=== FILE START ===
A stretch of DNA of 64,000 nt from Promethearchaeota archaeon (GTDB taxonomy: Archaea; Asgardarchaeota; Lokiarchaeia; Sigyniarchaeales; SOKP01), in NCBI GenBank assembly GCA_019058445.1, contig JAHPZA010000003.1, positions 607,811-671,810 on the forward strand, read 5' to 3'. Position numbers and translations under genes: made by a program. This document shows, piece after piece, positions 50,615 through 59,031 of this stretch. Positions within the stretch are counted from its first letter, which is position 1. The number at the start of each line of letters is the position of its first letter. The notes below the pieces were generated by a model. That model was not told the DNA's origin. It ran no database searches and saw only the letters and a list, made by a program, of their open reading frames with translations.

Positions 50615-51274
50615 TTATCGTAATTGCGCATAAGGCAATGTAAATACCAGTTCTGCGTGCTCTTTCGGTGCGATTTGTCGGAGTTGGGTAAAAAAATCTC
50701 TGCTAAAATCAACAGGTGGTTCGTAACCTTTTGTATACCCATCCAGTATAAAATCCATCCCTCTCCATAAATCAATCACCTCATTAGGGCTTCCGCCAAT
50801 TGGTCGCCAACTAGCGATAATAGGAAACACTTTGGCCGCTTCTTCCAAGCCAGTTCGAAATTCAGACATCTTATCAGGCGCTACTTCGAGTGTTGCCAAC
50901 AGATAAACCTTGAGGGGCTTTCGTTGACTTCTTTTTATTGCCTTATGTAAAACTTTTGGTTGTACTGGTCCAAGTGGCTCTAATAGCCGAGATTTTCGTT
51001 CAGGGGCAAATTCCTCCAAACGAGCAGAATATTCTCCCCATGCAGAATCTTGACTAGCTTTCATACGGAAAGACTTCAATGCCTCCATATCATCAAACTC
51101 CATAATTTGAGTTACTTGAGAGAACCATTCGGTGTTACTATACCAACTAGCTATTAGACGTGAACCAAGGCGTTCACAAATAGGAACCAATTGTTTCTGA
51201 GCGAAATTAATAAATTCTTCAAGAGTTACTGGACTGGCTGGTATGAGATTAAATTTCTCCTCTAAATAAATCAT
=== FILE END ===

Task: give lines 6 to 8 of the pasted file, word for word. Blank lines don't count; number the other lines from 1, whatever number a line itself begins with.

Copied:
50901 AGATAAACCTTGAGGGGCTTTCGTTGACTTCTTTTTATTGCCTTATGTAAAACTTTTGGTTGTACTGGTCCAAGTGGCTCTAATAGCCGAGATTTTCGTT
51001 CAGGGGCAAATTCCTCCAAACGAGCAGAATATTCTCCCCATGCAGAATCTTGACTAGCTTTCATACGGAAAGACTTCAATGCCTCCATATCATCAAACTC
51101 CATAATTTGAGTTACTTGAGAGAACCATTCGGTGTTACTATACCAACTAGCTATTAGACGTGAACCAAGGCGTTCACAAATAGGAACCAATTGTTTCTGA